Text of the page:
Dare to Trust Daniel’s God!

Picture above is in the public domain. published by Thomas Agnew and Sons, 1892

Daniel 1:1

1 In the third year of the reign of Jehoiakim king of Judah, Nebuchadnezzar king of Babylon came to Jerusalem and besieged it.

I know, as did I, you probably sang “Dare to be a Daniel,” either at Sunday School or at VBS.

Dare to be a Daniel!
Dare to stand alone!
Dare to have a purpose firm!
Dare to make it known!

It’s has a snappy tune still appealing to children even though it was written in 1873 by P. P Bliss. But is this the message of the book of Daniel?

I think Daniel 7 gives the message of Daniel.

“I saw in the night visions,
and behold, with the clouds of heaven
there came one like a son of man,
and he came to the Ancient of Days
and was presented before him.
And to him was given dominion
and glory and a kingdom,
that all peoples, nations, and languages
should serve him;
his dominion is an everlasting dominion,
which shall not pass away,
and his kingdom one
that shall not be destroyed.

The main lesson of Daniel, then, is not, as is often assumed (and taught!), Dare to be a Daniel! Rather, the main point is this: Dare to trust in Daniel’s God! [from Wilson, T. (2015) Daniel (Knowing the Bible series). Carol Stream, IL: Crossway Publishing. Kindle Edition.]

I. Jesus began to fulfill this prophecy by His incarnation.

Ellicott says this of the phrase “One like a Son of Man”—”The title implies one descended from man; but as this Person is spoken of as being like one of human descent, it follows that He was not merely a man. The early Jewish and Christian interpretations that this is the Messiah are confirmed by our Savior’s solemn appropriation of the title to Himself (Matthew 24:30).”

Westminster Shorter Catechism clarifies the Son of Man and God—

Q. 21. Who is the Redeemer of God’s elect?
A. The only Redeemer of God’s elect is the Lord Jesus Christ, who, being the eternal Son of God, became man, and so was, and continues to be, God and man in two distinct natures, and one person, for ever.

This Catechism question delineates the two natures of Christ—”God and man in two distinct natures and one person, forever.” He bridged the chasm between God and humans by obeying God as the God-man and by dying in our place.

II. Jesus at present has the dominion over all in heaven and earth, so we can trust Him.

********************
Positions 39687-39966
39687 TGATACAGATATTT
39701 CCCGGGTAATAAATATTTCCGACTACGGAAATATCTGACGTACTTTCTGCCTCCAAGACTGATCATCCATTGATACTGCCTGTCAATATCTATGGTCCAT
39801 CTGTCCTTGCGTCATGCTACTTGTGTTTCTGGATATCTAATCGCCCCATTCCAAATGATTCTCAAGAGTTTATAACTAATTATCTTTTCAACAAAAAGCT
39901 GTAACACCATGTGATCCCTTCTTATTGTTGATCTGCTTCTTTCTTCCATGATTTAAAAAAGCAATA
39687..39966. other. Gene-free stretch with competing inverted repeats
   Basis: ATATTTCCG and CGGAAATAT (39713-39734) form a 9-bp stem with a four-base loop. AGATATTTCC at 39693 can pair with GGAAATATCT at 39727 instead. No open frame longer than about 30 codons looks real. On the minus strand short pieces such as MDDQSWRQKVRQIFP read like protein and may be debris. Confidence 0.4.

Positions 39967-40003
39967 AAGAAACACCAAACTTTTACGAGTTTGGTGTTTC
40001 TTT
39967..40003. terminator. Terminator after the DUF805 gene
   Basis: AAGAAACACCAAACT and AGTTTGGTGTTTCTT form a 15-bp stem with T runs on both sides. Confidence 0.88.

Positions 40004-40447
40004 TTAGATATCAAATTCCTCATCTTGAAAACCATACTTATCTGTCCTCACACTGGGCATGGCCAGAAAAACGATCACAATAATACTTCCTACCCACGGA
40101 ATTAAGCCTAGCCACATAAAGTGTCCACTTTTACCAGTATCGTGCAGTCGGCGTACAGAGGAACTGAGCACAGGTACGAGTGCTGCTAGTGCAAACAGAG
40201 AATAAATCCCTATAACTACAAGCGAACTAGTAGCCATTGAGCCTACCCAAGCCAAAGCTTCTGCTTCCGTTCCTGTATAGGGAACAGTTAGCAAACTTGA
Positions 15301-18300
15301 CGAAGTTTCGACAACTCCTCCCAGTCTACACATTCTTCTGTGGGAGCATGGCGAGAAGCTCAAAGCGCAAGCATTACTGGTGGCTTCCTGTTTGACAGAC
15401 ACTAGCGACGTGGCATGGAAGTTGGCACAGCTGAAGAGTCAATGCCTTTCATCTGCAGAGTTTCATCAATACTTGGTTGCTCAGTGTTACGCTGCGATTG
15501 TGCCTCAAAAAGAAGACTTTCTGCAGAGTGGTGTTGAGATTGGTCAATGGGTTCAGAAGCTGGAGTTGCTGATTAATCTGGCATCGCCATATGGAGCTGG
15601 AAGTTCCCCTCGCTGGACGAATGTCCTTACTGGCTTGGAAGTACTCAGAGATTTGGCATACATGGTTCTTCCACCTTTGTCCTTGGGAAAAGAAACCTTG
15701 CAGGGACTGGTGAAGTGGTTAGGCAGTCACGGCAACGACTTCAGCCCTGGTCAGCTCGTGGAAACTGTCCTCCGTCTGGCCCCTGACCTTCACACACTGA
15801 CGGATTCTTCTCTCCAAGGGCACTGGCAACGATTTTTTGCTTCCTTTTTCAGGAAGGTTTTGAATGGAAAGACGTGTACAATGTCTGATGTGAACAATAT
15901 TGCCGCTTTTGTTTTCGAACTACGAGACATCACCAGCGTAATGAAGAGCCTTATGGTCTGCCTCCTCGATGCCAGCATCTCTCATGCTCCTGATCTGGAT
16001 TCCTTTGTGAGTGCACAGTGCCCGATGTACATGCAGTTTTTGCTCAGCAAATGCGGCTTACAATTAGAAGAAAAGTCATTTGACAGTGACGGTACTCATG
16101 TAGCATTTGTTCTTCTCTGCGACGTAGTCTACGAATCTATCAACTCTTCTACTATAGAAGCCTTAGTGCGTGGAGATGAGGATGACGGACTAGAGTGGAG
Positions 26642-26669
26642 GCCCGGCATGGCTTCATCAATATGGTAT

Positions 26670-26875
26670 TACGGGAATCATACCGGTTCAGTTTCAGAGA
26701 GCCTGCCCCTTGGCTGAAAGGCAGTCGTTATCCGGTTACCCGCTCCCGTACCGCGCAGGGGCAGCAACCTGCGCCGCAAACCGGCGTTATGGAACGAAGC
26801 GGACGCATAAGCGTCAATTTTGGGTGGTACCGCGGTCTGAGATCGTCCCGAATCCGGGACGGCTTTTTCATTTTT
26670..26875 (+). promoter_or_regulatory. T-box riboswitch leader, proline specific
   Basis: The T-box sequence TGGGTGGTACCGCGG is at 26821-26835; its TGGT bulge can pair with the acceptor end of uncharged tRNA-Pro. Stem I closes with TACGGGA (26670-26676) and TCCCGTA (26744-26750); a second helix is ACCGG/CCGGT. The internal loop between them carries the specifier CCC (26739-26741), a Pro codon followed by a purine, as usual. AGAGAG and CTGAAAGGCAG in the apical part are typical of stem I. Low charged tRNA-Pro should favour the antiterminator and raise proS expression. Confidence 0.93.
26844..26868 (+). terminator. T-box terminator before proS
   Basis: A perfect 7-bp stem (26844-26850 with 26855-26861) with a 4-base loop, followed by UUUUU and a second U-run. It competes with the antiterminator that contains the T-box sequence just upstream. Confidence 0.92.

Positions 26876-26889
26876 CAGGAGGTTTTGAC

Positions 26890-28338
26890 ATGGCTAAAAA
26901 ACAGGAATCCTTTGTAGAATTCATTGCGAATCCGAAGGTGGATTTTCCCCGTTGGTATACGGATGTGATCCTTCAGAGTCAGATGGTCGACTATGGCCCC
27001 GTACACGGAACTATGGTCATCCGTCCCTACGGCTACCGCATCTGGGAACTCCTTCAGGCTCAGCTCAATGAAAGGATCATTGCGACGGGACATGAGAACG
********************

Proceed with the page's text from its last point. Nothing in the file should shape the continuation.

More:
We are in the expanse of time time between the first Coming and the Second Coming. Jesus is King of Kings and Lord of Lords now. Hebrews 2 gives us where we are—

8 Now in putting everything in subjection to him, he left nothing outside his control. At present, we do not yet see everything in subjection to him. 9 But we see him who for a little while was made lower than the angels, namely Jesus, crowned with glory and honor because of the suffering of death, so that by the grace of God he might taste death for everyone.

We are between two days—(1) Calvary, the day Christ died for our sins; and (2) the Second Coming, the day when Christ will vanquish all His and our foes. Where we live is referred to as “the already, but not yet.”

Theologians use this phrase when they talk about the Kingdom of God. It helps explain the truth that the Kingdom of God has come to us in Jesus Christ [‘the already aspect.’] The Kingdom of God is here.” And we experience living in the Kingdom of God’s love, and we participate in God’s Kingdom through our prayers and our worship, through our service to others and our love. But God’s Kingdom has not yet come in all its fullness” [the not yet aspect]. (from https://www.cccchelmsford.org/sermons/the-already-and-the-not-yet/)

We are closest to the power that moves heaven and earth when we kneel before the Throne of Grace. (see Hebrews 4:14-16).


Daniel’s people lived between two days: (1) their exile from their land, and (2) their return to that land.

I have forgotten where I read this information, but I put it in chart form. (At least the first question came from Hamilton, J. M., Jr. (2014). With the Clouds of Heaven (New Studies in Biblical Theology series), p. 41. Downers Grove, IL: InterVarsity Press. Kindle Edition.

Questions of the Exiles

The song is cute, but let’s alter its lyrics—

Dare to trust Daniel’s God!
Dare to stand with Him!
Dare to have a purpose firm!
Dare to make it known to men!

We can live this refrain out in our lives with Daniel’s God with us.


  1. Once again, I am letting you know how much I like to read your study material. I am sharing with a newer friend who is a deeply spiritual person. Keep sharing your work, please!

    Your sister in Christ, Sandra




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